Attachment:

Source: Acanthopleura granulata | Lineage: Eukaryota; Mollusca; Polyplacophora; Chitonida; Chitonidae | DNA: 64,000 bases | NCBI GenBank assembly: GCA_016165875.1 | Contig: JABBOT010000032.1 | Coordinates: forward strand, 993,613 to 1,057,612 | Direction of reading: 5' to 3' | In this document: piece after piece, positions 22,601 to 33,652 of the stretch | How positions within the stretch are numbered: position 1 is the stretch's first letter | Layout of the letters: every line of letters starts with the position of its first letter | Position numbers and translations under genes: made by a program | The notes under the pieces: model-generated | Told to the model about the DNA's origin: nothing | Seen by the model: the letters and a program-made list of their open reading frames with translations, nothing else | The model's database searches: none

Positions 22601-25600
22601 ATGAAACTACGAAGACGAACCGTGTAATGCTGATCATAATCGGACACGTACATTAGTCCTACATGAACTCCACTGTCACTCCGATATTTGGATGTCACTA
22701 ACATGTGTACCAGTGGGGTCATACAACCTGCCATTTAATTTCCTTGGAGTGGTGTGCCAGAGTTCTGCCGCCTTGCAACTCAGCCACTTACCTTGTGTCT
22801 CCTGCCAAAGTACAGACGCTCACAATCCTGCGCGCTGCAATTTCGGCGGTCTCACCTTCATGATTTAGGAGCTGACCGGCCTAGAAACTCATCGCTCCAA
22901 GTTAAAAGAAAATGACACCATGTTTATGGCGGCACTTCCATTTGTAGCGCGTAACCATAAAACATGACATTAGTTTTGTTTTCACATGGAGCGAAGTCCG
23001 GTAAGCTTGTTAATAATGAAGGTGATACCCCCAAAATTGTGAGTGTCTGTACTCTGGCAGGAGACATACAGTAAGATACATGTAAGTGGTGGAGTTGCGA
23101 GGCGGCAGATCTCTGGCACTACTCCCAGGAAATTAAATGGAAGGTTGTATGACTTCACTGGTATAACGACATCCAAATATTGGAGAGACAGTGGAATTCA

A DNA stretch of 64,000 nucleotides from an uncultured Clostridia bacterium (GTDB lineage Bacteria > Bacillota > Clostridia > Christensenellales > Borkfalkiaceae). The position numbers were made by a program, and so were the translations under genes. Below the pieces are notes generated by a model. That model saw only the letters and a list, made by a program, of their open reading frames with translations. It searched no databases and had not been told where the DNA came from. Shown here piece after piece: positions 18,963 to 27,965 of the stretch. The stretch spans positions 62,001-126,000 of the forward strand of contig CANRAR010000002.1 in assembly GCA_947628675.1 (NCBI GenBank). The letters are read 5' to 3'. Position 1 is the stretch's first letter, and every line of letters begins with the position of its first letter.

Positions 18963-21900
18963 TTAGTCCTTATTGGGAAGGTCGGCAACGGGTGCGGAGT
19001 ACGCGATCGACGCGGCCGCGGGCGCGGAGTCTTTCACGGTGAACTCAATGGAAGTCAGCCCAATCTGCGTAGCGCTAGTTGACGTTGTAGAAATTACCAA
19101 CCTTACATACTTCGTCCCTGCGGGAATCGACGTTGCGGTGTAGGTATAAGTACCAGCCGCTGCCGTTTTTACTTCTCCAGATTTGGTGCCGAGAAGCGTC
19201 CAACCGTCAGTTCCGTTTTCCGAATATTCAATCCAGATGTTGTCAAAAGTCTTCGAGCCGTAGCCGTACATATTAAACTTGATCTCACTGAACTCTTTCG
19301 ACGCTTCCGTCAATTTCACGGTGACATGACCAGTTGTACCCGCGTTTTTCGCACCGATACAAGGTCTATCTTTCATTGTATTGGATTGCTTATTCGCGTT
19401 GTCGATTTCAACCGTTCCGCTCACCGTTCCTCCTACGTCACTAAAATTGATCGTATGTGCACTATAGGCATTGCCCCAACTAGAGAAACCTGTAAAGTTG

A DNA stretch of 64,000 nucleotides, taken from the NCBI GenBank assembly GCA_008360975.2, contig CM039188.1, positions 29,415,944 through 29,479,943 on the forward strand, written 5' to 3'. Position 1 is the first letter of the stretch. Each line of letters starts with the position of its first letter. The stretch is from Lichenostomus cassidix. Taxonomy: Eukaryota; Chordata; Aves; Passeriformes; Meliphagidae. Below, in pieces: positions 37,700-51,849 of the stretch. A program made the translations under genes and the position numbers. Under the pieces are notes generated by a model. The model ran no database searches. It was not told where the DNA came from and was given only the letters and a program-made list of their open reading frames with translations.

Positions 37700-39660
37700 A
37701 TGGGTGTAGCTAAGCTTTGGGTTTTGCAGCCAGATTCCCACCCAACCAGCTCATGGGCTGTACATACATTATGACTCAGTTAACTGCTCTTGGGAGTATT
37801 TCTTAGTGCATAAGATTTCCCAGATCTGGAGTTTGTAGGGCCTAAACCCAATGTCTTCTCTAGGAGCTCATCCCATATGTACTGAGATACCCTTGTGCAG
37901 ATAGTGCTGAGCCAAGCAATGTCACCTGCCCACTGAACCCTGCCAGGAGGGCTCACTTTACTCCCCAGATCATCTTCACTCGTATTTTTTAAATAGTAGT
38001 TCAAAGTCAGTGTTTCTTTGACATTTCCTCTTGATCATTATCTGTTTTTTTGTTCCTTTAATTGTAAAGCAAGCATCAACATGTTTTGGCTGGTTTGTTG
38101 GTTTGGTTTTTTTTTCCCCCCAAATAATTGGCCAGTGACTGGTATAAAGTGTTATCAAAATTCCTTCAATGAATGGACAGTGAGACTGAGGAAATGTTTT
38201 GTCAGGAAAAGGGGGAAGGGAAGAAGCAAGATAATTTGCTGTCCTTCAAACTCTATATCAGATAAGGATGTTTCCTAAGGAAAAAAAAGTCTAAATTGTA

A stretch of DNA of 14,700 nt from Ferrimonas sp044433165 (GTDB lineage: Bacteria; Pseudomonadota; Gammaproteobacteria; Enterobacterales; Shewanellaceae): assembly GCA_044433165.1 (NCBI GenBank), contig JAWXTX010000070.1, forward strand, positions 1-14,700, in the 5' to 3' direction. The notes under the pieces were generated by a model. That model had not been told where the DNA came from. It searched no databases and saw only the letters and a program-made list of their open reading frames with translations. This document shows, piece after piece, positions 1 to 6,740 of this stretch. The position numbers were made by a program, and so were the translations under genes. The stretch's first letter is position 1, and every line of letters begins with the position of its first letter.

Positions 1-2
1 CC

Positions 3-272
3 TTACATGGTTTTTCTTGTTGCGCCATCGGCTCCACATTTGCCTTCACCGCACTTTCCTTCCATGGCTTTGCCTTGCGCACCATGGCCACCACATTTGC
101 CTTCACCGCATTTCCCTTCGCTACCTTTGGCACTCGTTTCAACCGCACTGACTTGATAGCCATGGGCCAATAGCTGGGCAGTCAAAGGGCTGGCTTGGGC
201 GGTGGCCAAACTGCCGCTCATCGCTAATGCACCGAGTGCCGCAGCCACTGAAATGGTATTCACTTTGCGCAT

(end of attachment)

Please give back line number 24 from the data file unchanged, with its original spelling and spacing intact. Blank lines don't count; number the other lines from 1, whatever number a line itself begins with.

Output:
38101 GTTTGGTTTTTTTTTCCCCCCAAATAATTGGCCAGTGACTGGTATAAAGTGTTATCAAAATTCCTTCAATGAATGGACAGTGAGACTGAGGAAATGTTTT